“The Hobbit: An Unexpected Journey follows title character Bilbo Baggins, who is swept into an epic quest to reclaim the lost Dwarf Kingdom of Erebor, which was long ago conquered by the dragon Smaug. Approached out of the blue by the wizard Gandalf the Grey, Bilbo finds himself joining a company of thirteen dwarves led by the legendary warrior Thorin Oakenshield. Although their goal lies to the East and the wastelands of the Lonely Mountain, first they must escape the goblin tunnels, where Bilbo meets the creature that will change his life forever… Gollum. Here, alone with Gollum, on the shores of an underground lake, the unassuming Bilbo Baggins not only discovers depths ofguile and courage that surprise even him, he also gains possession of Gollum’s “precious” …a simple, gold ring that is tied to the fate of all Middle-earth in ways Bilbo cannot begin to know.” — (C) Warner Bros
In one word, the film was epic. Now whether that’s a good thing or not is still up for debate. Personally, I’m torn. Especially with the knowledge that there will be two more films after this. On the one hand, I’m happy because we get to explore the world of Middle Earth more. On the other–
Well, let’s just say that compared to the original Lord of the Rings trilogy, the first of the three Hobbit movies is narratively weak.
Now, for those who are unfamiliar with the source material, the Hobbit is a prequel to The Lord of the Rings, a novel that’s more packed and fast-paced than the original trilogy–meaning, author Tolkien trimmed out a lot of unnecessary details that he deemed unimportant to the book. Yes, book. Unlike the original trilogy, The Hobbit begins and end in just one book. So why three films?
According to interviews given by the producers, writers, and the director: it’s to put in the stuff Tolkien left out, to make the film more fleshed out. I found this idea interesting, especially since I was very intrigued with Gandalf’s side quests in the story that were barely glanced upon in the book. There’s a promise of seeing those quests in full action in the films. Yay.
Except, in An Unexpected Journey, none of the added action seem particularly interesting. Gandalf’s meeting with Galadriel, Elrond and Saruman the White was repeating information that we already know from an earlier scene with Radagast, and the one where Gandalf and Elrond meet for the first time (in the film, I mean).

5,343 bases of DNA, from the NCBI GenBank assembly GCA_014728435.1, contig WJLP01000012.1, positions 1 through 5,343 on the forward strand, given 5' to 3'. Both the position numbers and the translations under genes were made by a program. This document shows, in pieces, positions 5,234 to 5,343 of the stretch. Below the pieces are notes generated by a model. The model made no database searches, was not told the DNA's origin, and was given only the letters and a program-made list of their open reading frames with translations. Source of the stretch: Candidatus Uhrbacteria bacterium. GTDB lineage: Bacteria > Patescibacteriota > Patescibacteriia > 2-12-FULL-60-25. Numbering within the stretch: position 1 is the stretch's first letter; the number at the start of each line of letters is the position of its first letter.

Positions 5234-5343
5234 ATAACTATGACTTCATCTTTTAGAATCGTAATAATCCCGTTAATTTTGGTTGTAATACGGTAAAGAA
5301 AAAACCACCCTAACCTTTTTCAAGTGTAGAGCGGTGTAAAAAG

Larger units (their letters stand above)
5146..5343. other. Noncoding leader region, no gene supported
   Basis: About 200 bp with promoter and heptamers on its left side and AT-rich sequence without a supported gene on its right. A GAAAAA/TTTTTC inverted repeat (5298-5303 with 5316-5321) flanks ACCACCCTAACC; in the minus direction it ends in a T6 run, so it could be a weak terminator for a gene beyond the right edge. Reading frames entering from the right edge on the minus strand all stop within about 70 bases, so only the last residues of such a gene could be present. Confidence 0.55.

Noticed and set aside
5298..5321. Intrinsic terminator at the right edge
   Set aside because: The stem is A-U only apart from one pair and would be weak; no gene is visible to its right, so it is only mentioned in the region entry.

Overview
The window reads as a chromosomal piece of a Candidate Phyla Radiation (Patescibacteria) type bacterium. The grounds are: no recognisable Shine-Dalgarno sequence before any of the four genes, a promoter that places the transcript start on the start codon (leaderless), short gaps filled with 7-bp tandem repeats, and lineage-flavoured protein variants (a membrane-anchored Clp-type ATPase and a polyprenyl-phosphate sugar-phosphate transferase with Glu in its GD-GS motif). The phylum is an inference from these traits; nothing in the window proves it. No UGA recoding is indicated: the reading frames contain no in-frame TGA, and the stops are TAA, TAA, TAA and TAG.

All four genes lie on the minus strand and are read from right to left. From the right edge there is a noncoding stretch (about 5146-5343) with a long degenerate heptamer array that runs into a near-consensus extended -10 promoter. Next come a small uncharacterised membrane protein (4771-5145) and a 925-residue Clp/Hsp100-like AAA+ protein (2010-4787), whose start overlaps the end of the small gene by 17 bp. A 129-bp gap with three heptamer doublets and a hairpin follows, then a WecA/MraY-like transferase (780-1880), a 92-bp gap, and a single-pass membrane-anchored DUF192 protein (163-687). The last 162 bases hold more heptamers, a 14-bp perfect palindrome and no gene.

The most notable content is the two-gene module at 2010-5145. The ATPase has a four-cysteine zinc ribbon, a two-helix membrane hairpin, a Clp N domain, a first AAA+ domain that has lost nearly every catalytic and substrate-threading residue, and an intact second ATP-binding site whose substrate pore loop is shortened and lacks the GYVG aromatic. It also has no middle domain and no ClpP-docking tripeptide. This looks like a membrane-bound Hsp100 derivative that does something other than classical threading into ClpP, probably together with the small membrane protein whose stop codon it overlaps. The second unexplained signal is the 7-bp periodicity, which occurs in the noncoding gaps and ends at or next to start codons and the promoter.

The added stuff that did work though had more to do with the dwarves–especially with Thorin. The people behind the film thought it would be a good idea to flesh out the history of the dwarf leader–and they were right. Thorin’s become a much more relatable character with the flashbacks to what he had gone through prior to meeting Bilbo Baggins.
Unfortunately for the other dwarves, save for Kili, they didn’t have much to work with.
And that leads me back to my assessment that An Unexpected Journey is narratively weak; instead of following Bilbo, our titular Hobbit, and the company of dwarves he suddenly finds himself part of, we get thrown about a lot to quite a few different characters. Although it’s fun, as a fan, to see how Peter Jackson plant the seeds that would push the world of Middle Earth into the version we see in The Lord of the Rings, but as a regular viewer it’s makes for a confusing tale.
Take for example Radagast. We get a weak lead-in from Gandalf enumerating the existing wizards and suddenly we’re rushing through the forest following this character we know nothing about. And he doesn’t even add anything to the story of The Hobbit–his arc has more to do with the setting into motion of the events of The Lord of the Rings! From there we jarringly cut back to the main plot where our heroes are, well, still on the road without a care (and unaffected by) what happened to Radagast.
I am reserving judgment on the decision to make a trilogy still though. Maybe the second and third films will justify the need to split the story into three. But from what we get in the first film, I’m already having doubts.
That said, An Unexpected Journey is still very fun to watch. Martin Freeman is a joy to watch as Bilbo Baggins. And he is Bilbo, there’s no doubt about it. Actor Freeman was able to lose himself completely to the role that by film’s end, you’d have forgotten that he played any other role.
And the Riddles in the Dark chapter of the film is exceptionally executed by Peter Jackson and his team. It was exceptional.
I might not have enjoyed The Hobbit as much as I thought I would, but the bottom line is still that I enjoyed. And An Unexpected Journey is truly an adventure for the family. And for the girls who don’t think they’ll find anything to like now that there’s no Legolas to fawn over?
One word: Kili. And he’s proficient with the bow too.